I know what you mean about suicide being selfish, Donna. However, someone who is depressed and kills themselves when they are perfectly healthy is one thing...someone who is suffering through so much pain that they can't function as a human anymore (can't eat, swallow, or control their bowels anymore for example) should be allowed to escape that pain if they make the decision to do so. Why in the world would you be selfish enough to make them suffer through it, just to put off the inevitable, so you can selfishly have the person around longer? Yes, they do give you very strong medication when you have terminal cancer (my mother is an ER nurse and has worked Hospice Care for a number of years) but that doesn't end the suffering. The problem is, they can only give you so much of that medication, and all of these medications are things you can and do develop a phsyical tolerance to. Well, once you've hit that tolerance, the medication won't control your pain anymore, and they have to keep giving you more and more and more. But eventually you will hit the point where the doctors can't give you any more or it will be fatal. That's when they have to just let you suffer, in indescribable pain and indignity, because they can't do the humane thing and end your suffering. So the medications work, but only for a very short time.
I see a great distinction to be made between murder and euthenasia, and even a great distinction to be made between plain suicide and euthenasia.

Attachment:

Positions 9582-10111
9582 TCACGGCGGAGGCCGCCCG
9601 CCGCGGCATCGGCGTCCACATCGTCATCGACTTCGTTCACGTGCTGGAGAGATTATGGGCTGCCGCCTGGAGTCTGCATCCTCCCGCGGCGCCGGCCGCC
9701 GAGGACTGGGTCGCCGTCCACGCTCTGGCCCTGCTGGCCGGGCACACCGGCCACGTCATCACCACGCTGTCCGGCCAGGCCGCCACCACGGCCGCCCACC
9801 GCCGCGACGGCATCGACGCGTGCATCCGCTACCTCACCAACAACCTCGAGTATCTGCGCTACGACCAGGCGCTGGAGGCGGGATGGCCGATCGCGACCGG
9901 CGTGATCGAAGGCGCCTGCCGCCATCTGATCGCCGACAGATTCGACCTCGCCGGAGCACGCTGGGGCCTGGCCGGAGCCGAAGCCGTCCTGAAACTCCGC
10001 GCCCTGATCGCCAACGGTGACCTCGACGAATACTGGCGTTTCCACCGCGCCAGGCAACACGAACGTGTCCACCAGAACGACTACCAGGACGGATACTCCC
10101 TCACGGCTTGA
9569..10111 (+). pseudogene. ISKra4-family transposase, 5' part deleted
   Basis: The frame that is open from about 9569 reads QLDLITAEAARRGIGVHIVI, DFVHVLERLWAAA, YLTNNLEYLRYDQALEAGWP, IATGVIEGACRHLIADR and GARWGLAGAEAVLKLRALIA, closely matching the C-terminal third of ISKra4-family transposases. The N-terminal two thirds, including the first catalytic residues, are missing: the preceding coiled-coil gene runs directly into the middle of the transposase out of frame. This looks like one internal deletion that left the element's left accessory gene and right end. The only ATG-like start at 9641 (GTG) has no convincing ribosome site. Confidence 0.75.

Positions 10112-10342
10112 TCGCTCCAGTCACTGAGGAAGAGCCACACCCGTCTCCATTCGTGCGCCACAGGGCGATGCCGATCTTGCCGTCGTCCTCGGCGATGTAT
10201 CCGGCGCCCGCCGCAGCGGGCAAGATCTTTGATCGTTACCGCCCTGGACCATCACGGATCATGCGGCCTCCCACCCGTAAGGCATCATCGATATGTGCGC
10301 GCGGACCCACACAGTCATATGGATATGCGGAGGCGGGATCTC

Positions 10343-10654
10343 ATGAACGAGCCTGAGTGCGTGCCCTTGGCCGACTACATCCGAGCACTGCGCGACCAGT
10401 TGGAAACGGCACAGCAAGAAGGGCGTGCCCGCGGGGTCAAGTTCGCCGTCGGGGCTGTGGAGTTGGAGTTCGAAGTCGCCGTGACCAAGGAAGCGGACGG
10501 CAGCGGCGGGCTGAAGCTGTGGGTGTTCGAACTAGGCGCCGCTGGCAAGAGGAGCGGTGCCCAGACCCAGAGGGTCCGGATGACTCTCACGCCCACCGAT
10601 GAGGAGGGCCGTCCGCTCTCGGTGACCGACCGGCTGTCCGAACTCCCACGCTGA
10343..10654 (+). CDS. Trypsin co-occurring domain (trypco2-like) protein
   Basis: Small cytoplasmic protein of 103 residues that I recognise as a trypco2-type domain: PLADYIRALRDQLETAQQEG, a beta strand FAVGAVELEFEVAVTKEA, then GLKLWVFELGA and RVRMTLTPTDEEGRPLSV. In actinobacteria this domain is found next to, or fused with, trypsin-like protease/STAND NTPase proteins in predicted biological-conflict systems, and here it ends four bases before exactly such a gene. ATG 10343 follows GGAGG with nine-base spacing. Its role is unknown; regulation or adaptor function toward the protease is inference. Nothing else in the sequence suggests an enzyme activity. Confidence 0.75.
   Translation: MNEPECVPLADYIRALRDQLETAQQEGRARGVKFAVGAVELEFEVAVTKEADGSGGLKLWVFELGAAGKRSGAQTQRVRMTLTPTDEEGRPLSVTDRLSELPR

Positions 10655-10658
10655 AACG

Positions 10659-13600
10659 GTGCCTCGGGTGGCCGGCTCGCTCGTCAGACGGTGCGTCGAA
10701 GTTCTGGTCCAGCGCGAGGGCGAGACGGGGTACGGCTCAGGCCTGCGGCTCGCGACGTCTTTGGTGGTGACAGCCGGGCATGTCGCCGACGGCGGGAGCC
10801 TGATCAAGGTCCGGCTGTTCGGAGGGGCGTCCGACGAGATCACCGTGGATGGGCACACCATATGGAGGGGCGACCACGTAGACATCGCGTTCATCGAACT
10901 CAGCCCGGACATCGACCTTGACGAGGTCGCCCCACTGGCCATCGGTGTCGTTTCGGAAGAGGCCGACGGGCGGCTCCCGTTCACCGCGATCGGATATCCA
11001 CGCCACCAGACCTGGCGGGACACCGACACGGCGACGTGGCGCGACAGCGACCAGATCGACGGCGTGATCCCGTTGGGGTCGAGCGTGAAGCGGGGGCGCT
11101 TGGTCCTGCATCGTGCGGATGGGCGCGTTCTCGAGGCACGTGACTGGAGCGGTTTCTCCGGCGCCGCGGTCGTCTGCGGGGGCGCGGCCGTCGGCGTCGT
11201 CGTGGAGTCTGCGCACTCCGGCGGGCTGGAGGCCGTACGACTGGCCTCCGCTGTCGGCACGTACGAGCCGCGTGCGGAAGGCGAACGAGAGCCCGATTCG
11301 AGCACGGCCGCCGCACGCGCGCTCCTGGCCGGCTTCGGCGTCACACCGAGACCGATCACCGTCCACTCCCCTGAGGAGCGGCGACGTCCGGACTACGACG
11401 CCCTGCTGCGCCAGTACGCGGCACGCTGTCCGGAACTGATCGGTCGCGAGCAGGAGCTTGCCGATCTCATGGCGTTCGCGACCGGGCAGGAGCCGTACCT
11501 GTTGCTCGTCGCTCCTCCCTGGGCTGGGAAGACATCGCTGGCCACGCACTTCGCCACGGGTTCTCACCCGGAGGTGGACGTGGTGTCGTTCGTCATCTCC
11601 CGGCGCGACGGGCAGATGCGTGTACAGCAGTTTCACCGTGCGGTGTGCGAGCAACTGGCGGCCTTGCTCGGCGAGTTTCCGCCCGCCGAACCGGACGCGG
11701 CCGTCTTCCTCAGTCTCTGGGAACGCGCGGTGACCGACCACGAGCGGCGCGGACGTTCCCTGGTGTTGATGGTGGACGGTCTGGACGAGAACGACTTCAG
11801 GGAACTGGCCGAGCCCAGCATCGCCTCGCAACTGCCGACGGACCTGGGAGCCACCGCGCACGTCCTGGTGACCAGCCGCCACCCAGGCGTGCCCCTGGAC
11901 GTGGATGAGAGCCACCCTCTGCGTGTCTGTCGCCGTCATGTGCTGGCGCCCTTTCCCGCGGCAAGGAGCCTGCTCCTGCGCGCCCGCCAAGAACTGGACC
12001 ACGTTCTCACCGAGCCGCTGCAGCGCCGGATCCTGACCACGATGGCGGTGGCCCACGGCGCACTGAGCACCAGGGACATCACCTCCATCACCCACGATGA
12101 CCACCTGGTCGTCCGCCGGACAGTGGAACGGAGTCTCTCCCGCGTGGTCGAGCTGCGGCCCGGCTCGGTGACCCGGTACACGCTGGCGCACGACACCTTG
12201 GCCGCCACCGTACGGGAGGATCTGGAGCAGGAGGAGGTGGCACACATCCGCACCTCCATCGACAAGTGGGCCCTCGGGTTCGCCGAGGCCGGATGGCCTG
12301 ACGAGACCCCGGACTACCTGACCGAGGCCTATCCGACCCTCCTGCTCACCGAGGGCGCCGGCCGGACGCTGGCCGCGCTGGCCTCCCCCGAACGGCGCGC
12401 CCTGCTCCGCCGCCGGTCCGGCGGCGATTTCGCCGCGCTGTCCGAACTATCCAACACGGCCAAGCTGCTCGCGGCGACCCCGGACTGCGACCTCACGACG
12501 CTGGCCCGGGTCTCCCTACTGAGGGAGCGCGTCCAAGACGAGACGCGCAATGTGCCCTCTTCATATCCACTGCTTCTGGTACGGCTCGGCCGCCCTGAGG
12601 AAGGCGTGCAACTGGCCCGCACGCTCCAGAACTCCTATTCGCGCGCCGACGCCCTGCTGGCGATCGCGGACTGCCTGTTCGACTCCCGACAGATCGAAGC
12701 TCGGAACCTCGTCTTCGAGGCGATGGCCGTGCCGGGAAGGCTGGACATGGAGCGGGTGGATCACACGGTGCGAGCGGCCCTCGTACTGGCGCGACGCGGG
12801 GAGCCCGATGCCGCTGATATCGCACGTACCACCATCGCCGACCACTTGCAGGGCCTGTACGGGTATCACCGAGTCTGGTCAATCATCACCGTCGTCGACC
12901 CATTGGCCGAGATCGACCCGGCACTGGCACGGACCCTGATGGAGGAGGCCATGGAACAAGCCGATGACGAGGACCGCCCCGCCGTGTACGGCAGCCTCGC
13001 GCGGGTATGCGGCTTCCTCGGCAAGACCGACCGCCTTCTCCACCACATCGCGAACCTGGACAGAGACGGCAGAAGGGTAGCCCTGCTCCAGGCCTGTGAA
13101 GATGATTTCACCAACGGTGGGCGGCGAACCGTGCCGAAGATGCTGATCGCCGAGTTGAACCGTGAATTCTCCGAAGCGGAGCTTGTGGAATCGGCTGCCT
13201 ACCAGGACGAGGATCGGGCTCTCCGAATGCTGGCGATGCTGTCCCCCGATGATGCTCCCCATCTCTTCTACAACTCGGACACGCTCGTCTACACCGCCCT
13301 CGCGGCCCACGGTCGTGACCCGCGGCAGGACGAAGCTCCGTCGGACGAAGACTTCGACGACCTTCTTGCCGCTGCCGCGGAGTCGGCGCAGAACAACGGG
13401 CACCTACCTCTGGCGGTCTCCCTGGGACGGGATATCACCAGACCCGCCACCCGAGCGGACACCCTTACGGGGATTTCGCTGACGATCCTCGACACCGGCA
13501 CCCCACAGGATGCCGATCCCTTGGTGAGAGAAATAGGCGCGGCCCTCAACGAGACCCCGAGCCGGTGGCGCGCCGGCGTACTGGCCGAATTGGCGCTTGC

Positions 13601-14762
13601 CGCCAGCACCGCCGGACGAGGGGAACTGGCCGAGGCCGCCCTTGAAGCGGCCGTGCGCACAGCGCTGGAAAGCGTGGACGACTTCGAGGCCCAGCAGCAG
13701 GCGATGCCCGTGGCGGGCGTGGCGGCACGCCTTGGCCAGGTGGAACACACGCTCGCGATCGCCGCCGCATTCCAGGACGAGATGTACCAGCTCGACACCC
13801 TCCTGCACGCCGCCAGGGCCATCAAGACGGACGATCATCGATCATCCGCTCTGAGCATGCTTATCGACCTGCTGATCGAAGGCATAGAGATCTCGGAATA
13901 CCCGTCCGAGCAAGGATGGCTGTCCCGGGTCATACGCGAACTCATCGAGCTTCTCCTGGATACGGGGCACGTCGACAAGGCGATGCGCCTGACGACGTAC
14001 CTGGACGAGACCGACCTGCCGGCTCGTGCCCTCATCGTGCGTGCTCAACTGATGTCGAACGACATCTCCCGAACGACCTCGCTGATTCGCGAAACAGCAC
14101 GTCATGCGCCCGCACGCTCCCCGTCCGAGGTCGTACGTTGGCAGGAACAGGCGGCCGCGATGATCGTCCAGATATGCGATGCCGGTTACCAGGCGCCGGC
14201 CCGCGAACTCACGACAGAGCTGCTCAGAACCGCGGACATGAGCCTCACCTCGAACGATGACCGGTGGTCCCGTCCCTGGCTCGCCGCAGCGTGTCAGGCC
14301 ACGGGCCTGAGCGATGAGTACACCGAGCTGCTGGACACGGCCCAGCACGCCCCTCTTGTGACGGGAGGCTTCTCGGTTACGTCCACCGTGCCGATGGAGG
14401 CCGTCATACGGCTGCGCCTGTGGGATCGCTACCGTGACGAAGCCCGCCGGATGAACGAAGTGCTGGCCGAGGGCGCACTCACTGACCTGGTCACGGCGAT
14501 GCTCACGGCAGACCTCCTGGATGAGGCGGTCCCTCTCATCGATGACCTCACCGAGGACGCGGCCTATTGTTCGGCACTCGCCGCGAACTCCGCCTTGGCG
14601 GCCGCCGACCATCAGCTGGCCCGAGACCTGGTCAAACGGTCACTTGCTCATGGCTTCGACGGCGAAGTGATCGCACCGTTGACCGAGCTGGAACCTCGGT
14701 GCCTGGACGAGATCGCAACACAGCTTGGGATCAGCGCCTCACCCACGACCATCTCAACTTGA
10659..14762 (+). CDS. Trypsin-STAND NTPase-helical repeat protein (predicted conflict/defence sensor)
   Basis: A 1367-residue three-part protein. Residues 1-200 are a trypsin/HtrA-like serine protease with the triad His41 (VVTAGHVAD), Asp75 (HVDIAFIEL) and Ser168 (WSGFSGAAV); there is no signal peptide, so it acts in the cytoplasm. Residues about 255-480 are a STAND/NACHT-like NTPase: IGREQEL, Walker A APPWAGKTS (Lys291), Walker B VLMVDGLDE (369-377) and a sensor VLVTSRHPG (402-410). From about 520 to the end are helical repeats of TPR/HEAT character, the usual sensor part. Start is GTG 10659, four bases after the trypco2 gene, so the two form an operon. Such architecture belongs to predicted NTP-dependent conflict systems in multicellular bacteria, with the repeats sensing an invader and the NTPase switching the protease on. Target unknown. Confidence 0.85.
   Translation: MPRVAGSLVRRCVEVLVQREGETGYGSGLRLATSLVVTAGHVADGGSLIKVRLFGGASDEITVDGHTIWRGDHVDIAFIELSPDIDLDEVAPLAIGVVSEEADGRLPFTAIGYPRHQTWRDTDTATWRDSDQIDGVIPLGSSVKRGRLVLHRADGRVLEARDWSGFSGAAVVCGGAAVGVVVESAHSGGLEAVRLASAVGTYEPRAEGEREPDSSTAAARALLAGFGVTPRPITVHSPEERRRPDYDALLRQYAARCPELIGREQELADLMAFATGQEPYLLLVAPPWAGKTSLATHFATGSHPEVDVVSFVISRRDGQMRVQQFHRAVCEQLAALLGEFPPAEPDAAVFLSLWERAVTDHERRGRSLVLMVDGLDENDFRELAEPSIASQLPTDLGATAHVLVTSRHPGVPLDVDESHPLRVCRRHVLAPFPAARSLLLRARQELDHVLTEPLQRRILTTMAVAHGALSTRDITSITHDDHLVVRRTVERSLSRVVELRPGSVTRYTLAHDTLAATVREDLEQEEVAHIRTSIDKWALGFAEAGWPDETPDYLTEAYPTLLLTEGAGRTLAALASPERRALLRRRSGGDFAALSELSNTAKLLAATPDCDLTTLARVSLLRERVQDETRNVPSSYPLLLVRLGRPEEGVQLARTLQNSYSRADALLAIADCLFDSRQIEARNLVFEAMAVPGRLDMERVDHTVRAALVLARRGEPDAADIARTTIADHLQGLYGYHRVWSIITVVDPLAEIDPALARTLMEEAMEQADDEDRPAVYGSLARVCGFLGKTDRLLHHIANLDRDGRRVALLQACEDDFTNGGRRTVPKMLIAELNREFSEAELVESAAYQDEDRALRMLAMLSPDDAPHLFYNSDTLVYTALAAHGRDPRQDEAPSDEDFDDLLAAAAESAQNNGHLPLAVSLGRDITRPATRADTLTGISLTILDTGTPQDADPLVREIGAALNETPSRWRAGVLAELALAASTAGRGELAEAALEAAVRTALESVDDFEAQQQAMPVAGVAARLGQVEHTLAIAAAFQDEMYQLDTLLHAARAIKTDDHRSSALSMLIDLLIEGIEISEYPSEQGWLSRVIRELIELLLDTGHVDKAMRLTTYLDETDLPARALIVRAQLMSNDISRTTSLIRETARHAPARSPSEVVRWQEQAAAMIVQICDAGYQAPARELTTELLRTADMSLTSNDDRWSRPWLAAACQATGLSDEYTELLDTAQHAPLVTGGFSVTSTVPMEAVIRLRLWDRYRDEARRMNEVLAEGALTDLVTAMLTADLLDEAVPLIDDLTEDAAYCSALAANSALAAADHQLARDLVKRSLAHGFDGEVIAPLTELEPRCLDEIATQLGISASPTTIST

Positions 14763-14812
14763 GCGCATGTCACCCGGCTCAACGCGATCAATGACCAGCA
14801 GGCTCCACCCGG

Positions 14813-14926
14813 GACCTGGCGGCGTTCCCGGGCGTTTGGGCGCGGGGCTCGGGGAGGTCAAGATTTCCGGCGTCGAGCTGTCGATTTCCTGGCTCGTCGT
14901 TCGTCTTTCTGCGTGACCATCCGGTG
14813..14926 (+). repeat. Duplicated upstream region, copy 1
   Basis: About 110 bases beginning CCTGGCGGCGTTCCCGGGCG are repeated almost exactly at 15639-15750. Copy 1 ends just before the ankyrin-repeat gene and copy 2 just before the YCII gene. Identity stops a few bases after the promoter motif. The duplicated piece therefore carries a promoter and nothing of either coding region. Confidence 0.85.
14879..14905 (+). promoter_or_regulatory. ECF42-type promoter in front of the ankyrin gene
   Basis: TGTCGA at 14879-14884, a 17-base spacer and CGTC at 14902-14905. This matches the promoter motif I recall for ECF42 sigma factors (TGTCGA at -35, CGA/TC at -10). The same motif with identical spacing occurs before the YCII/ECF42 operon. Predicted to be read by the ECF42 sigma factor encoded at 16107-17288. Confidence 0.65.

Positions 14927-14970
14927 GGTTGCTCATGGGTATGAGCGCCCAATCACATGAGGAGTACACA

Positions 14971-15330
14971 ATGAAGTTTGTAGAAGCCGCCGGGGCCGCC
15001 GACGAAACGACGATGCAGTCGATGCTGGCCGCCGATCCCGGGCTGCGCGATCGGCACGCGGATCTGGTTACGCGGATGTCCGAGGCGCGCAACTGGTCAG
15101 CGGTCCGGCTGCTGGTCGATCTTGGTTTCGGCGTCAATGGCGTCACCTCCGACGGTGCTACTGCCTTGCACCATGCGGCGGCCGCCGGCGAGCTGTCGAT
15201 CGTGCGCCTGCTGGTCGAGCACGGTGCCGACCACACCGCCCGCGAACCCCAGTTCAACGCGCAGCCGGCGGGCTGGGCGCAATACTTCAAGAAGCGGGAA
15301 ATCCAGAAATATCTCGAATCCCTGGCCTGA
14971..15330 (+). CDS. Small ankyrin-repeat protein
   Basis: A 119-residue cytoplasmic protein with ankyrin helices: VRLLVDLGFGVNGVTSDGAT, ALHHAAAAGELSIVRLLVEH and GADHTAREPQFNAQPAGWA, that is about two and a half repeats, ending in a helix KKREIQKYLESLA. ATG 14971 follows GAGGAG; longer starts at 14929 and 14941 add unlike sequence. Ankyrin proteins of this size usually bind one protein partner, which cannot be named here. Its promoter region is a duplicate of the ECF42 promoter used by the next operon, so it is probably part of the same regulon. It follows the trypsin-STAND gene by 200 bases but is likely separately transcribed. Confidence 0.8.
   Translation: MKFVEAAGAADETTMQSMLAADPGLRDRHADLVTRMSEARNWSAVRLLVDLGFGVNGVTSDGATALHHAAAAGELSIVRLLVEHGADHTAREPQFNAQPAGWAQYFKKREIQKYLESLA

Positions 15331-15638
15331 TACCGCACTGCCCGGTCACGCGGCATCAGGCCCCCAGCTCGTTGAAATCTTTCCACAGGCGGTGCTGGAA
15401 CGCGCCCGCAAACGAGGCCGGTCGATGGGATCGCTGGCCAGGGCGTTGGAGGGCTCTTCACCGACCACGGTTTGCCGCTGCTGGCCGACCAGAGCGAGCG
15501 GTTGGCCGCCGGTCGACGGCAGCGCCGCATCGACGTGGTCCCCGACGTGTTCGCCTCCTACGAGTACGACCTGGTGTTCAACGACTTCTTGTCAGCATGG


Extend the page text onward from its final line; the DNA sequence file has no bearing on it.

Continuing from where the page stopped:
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Posted: 18 Dec 06, 09:13 Edit this post Reply to this post Reply with Quote

why should it be considered murder? because... you're taking someone's life, and we all know that a supreme being or death himself should be the one to take away the life of someone suffering. think of it this way: it's like taking matters into your own hands, when you want to murder someone. catch my drift? :S

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Posted: 18 Dec 06, 09:37 Edit this post Reply to this post Reply with Quote



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Posted: 18 Dec 06, 10:34 Edit this post Reply to this post Reply with Quote

<font color="indigo"><b>friedchicken \m/ wrote:

why should it be considered murder? because... you're taking someone's life, and we all know that a supreme being or death himself should be the one to take away the life of someone suffering. think of it this way: it's like taking matters into your own hands, when you want to murder someone. catch my drift? :S


No. I, for one, do not. If you want to go with the 'supreme being' or 'death himself' idea, think of it this way - if either chooses to be uncooperative, the patient simply will not die. Sorry if that sounds absurd, but the idea of waiting for some invisible entity to make a decision sounds absurd as well.

As for taking matters into your own hands - what about pain control? What about medications that extend life? What about surgery to remove a cancerous tumor? Is all that not taking matters into your own hands? When someone is suffering on the way to death, anything less than seeing to their wishes - whatever they may be - is barbaric and inhumane.



"The others don't like my interviews. And frankly, I don't care much for theirs." ~ Freddie Mercury